56



$163 million in cash. As of September 30, 2019, the fair value of the outstanding shares of Holdings owned by management investors was approximately $183 million. See Note 7, Redeemable Noncontrolling Interests, to the condensed consolidated financial statements included in Part I, Item 1, Financial Statements (Unaudited), of this report.
In conjunction with the EHHI acquisition, we granted stock appreciation rights (“SARs”) based on Holdings common stock to certain members of EHHI management at closing. Half of the SARs vested on December 31, 2018 with the remainder vesting on December 31, 2019. Upon exercise, each SAR must be settled for cash in the amount by which the per share fair value of Holdings’ common stock on the exercise date exceeds the per share fair value on the grant date. In February 2019, members of the management team exercised a portion of their vested SARs for approximately $13 million in cash. In July 2019, members of the management team exercised the remainder of the vested SARs, which resulted in cash distributions of approximately $55 million in the third quarter of 2019. As of September 30, 2019, the fair value of the remaining unvested SARs was approximately $82 million, all of which is included in Accrued expenses and other current liabilities in the condensed consolidated balance sheet included in Part I, Item 1, Financial Statements (Unaudited), of this report. See also Note 13, Share-Based Payments, to the consolidated financial statements accompanying the 2018 Form 10‑K.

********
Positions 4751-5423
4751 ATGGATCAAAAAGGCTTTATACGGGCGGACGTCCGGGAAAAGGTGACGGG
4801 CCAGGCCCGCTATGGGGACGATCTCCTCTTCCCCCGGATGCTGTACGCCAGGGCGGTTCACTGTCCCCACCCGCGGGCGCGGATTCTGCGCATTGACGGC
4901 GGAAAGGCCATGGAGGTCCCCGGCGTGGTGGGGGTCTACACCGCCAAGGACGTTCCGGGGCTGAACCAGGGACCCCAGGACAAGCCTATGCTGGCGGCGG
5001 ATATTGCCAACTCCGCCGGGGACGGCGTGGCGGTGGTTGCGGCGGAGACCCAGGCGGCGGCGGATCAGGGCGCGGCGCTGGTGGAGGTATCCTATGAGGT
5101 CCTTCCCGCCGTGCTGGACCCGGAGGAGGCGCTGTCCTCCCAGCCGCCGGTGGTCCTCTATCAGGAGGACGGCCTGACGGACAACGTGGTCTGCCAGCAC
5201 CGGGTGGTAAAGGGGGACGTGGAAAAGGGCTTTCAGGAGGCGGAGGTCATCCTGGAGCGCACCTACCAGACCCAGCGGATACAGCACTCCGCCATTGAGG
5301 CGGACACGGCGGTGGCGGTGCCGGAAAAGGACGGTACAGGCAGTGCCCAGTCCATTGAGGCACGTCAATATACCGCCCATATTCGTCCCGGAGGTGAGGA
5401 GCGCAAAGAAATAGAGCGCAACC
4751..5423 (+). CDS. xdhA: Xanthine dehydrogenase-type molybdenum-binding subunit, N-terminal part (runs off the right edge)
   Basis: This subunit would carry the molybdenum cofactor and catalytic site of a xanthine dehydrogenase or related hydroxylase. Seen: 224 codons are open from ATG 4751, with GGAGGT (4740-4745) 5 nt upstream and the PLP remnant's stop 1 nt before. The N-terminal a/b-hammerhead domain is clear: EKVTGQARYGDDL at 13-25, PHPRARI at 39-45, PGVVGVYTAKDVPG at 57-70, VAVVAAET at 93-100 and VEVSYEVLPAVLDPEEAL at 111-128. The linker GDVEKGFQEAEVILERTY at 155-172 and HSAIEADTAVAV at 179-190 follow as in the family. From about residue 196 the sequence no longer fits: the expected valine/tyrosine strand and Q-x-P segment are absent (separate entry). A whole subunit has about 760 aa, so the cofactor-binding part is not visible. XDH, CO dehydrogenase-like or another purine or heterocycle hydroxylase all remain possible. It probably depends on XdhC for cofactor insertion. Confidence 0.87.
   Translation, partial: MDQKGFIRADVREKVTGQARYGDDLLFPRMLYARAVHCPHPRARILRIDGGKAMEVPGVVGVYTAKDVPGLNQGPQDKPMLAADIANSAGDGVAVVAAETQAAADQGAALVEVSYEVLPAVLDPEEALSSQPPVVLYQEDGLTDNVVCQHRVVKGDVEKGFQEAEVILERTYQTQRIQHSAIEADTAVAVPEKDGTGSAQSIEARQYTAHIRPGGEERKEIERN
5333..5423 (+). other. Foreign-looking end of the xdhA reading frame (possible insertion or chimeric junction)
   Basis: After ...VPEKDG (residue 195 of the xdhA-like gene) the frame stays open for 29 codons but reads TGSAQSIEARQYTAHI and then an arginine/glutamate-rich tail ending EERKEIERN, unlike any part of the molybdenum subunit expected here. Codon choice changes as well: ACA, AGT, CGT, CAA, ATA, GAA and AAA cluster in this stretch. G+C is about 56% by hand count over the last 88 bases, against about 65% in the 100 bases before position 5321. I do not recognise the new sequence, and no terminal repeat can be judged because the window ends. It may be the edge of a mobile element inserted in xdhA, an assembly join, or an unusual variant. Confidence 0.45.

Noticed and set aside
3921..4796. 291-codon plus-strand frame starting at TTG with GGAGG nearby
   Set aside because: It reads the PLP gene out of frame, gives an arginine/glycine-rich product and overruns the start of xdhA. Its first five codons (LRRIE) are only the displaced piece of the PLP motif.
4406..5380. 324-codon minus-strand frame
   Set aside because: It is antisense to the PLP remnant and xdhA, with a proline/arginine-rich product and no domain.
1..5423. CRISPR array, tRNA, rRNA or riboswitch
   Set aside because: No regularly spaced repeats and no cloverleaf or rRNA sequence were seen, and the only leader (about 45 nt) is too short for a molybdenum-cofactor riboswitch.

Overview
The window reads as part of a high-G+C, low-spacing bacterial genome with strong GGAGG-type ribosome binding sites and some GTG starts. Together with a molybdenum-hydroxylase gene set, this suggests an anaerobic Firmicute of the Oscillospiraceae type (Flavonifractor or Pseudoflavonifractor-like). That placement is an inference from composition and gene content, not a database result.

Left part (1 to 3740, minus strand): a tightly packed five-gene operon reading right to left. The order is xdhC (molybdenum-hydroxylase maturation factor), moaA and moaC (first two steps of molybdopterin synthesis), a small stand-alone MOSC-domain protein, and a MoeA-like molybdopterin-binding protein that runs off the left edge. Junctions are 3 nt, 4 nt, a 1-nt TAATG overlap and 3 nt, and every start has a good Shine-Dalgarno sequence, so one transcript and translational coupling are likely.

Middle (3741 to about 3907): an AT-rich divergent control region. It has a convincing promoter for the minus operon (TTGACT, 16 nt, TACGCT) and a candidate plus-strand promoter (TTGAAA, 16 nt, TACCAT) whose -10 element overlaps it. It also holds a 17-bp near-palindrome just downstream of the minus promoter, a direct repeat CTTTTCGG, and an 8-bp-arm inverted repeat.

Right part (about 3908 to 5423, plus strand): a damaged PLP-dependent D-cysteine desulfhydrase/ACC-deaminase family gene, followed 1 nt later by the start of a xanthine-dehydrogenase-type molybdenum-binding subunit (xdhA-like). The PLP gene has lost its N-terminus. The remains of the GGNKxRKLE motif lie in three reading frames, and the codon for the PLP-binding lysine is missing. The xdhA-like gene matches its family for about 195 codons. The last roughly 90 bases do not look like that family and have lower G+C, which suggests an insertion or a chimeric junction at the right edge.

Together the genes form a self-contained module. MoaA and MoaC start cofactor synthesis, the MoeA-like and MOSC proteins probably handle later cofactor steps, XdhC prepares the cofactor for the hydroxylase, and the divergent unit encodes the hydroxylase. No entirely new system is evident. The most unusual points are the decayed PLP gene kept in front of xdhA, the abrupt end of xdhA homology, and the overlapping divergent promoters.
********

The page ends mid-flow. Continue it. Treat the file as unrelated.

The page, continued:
We anticipate we will continue to generate strong cash flows from operations that, together with availability under our revolving credit facility, will allow us to invest in growth opportunities and continue to improve our existing business. We also will continue to consider additional shareholder value-enhancing strategies such as repurchases of our common stock and distribution of common stock dividends, including the potential growth of the quarterly cash dividend on our common stock, recognizing that these actions may increase our leverage ratio. See also the “Authorizations for Returning Capital to Stakeholders” section of this Item.